In this group, the subjects’ degree of everyday functional impairment, as measured by the Informant Questionnaire on Cognitive Decline in the Elderly (IQCODE), was a strong predictor of cognitive decline over the next 7 years. The IQCODE is an interview-based questionnaire completed by an “informant,” a family member or other person familiar with the study subject, and is available in Spanish.

The researchers found that baseline functional impairment reported by an informant may be a more sensitive indicator of future risk of cognitive decline than neuropsychological tests. Importantly, the informant-provided data are not strongly affected by educational level. In contrast to the results with the IQCODE, the subjects’ performance on a verbal memory test was not associated with future cognitive decline when demographic variables were taken into account. This study suggests that informant-based ratings of everyday function, which are easy to collect in clinical settings, are useful for identifying older Hispanic adults at risk of cognitive decline.


Health Disparities and the Burden of Alzheimer’s

Almost two-thirds of Americans with Alzheimer’s disease are women. Scientists believe that the gender difference in Alzheimer’s prevalence results primarily from differences in lifespan. Because Alzheimer’s is an age-related disease and women typically live longer than men do, women may simply be more likely to survive long enough to develop the disorder.

However, past research comparing women and men who have already developed the disease suggests that women on average suffer from more severe symptoms than do men. In addition, a recent Mayo Clinic, Rochester, MN, study of a large Minnesota population found that men age 70 to 84 developed MCI, a possible precursor to Alzheimer’s, at substantially higher rates than women of the same ages (Roberts et al., 2012). The leaders of that study speculate that the Alzheimer’s disease process begins earlier in men than in it does in women, but that women decline more rapidly once the disease process has started.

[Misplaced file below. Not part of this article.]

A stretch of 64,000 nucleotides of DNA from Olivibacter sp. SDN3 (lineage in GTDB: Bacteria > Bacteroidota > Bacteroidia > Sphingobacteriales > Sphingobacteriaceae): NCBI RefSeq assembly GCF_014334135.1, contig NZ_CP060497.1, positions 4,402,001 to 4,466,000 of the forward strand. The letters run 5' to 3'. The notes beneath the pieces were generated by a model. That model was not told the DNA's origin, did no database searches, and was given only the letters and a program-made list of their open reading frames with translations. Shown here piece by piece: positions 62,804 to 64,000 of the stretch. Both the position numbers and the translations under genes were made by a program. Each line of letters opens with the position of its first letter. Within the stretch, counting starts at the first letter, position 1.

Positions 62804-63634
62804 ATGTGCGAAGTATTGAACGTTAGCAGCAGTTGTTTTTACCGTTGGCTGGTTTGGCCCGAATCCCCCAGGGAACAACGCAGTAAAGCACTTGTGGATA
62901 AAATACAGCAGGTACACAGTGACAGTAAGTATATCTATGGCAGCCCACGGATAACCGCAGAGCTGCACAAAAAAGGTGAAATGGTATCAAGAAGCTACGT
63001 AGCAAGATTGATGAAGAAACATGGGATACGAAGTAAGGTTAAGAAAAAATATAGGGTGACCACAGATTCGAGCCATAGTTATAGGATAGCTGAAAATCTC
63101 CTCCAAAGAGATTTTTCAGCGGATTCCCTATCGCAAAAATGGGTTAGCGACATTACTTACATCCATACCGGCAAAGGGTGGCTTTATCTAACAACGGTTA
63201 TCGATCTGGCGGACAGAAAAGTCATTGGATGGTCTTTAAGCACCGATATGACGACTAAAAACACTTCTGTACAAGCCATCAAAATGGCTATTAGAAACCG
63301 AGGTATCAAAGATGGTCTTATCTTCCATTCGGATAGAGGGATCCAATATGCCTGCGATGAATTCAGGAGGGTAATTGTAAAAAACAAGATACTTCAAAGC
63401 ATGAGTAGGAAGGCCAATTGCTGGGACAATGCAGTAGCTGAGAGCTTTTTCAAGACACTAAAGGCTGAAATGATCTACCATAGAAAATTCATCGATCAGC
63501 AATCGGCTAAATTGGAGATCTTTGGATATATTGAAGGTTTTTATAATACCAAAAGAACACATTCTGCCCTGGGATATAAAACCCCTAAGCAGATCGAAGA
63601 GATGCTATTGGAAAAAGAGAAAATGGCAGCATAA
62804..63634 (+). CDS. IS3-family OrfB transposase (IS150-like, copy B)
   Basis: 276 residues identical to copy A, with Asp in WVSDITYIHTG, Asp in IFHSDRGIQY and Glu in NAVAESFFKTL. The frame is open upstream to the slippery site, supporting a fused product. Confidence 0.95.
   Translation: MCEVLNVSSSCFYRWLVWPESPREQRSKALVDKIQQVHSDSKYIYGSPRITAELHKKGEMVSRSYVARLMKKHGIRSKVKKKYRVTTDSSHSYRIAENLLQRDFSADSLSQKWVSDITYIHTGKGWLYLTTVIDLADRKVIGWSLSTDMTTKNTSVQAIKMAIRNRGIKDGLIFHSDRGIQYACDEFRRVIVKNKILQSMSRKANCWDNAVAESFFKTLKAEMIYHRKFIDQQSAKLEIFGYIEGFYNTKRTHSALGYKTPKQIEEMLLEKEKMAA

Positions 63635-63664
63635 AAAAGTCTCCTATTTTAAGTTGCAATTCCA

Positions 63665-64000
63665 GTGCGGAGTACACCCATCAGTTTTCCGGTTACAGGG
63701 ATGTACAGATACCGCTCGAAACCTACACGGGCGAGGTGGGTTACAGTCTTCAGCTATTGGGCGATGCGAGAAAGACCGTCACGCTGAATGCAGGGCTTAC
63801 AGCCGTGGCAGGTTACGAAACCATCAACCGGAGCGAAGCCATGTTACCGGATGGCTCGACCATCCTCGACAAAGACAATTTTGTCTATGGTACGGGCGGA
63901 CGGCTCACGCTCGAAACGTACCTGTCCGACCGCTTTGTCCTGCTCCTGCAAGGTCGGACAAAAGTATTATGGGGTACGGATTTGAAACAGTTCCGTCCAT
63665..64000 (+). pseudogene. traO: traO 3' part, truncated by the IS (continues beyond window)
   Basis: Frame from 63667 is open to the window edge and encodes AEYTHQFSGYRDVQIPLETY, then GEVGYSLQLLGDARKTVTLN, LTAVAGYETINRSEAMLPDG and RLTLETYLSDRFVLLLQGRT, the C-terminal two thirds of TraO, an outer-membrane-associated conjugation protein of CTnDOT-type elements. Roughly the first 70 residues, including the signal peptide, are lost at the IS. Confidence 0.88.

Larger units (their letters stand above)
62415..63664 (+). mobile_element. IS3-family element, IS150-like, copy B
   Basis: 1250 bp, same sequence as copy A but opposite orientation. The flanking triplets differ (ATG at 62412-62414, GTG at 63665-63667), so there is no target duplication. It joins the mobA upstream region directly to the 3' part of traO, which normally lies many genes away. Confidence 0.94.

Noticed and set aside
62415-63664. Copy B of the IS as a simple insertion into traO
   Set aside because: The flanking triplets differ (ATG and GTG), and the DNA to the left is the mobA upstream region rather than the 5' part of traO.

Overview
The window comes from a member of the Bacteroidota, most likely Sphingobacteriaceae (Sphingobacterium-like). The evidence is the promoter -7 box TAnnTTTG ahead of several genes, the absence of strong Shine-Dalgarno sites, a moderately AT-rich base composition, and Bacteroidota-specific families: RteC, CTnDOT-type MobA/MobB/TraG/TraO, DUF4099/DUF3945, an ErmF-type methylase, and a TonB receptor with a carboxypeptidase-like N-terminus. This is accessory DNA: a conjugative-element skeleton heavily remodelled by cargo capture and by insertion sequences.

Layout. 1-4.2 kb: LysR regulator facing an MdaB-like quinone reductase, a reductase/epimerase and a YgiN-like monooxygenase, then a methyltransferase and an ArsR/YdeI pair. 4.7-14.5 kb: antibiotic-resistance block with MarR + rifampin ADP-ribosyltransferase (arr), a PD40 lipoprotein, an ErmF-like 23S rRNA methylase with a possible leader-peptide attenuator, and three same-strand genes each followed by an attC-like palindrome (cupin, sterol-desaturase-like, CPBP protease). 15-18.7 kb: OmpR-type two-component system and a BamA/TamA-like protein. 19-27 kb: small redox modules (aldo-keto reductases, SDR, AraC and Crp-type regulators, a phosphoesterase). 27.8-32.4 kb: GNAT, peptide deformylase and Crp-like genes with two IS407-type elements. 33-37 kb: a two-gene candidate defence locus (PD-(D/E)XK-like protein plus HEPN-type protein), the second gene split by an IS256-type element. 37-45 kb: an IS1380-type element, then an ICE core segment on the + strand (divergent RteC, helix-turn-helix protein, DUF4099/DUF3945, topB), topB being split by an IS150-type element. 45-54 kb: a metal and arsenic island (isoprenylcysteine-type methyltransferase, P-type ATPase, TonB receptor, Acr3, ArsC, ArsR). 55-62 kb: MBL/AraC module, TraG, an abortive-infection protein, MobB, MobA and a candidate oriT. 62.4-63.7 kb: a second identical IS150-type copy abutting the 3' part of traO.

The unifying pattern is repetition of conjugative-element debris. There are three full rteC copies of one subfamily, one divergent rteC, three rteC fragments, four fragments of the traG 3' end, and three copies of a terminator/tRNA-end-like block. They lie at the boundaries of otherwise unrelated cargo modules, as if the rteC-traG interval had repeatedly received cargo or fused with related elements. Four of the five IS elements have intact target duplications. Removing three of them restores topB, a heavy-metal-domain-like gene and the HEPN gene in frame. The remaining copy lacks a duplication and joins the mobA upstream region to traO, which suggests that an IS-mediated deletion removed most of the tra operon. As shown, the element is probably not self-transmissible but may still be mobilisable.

Gender differences in other health factors may also contribute to the increased risk and/or severity of Alzheimer’s disease in women. For example, women have higher rates of depression and anxiety than men and on average get less exercise per week (Carter et al., 2012).

Alzheimer’s disease also impacts women disproportionately with regard to caregiving. Women do most of the caregiving for family members with the disorder (more than 70 percent of the unpaid caregivers for people with Alzheimer’s and other forms of dementia are women), and they suffer a greater burden of related stress and depression. At the same time, women who themselves suffer from Alzheimer’s receive less care and social support than do men with the disorder. Women with Alzheimer’s are much less likely to be living with a spouse and, regardless of their marital status, typically receive far fewer hours of care per week from family and friends than do men with the disease.

However, data suggest that husbands who are caregivers show greater physiological risk than do their peers who are not caregivers, with higher rates of obesity, triglycerides, blood pressure reactivity to acute stressors, and poorer immune function. In contrast, such differences are not as great between wives who are caregivers and wives who are not.

A growing body of research suggests that the burden of Alzheimer’s disease also varies among different ethnic and racial groups. In many U.S. communities, Alzheimer’s disease is significantly more prevalent among elderly African-Americans and Hispanics than among non-Hispanic whites of the same age. African-American and Hispanic individuals may also show more severe symptoms when they are first diagnosed. However, these ethnic and racial differences in Alzheimer’s disease prevalence are not consistent from community to community and may result from environmental factors, such as less education or income, poorer diets, or reduced access to health care.

In addition, current cognitive tests for diagnosing Alzheimer’s disease have been developed using largely white populations and may be less accurate when applied to other cultural groups. Efforts are underway to develop diagnostic tests that produce consistent results across different ethnic and racial groups. Biomarkers may prove particularly useful in this regard.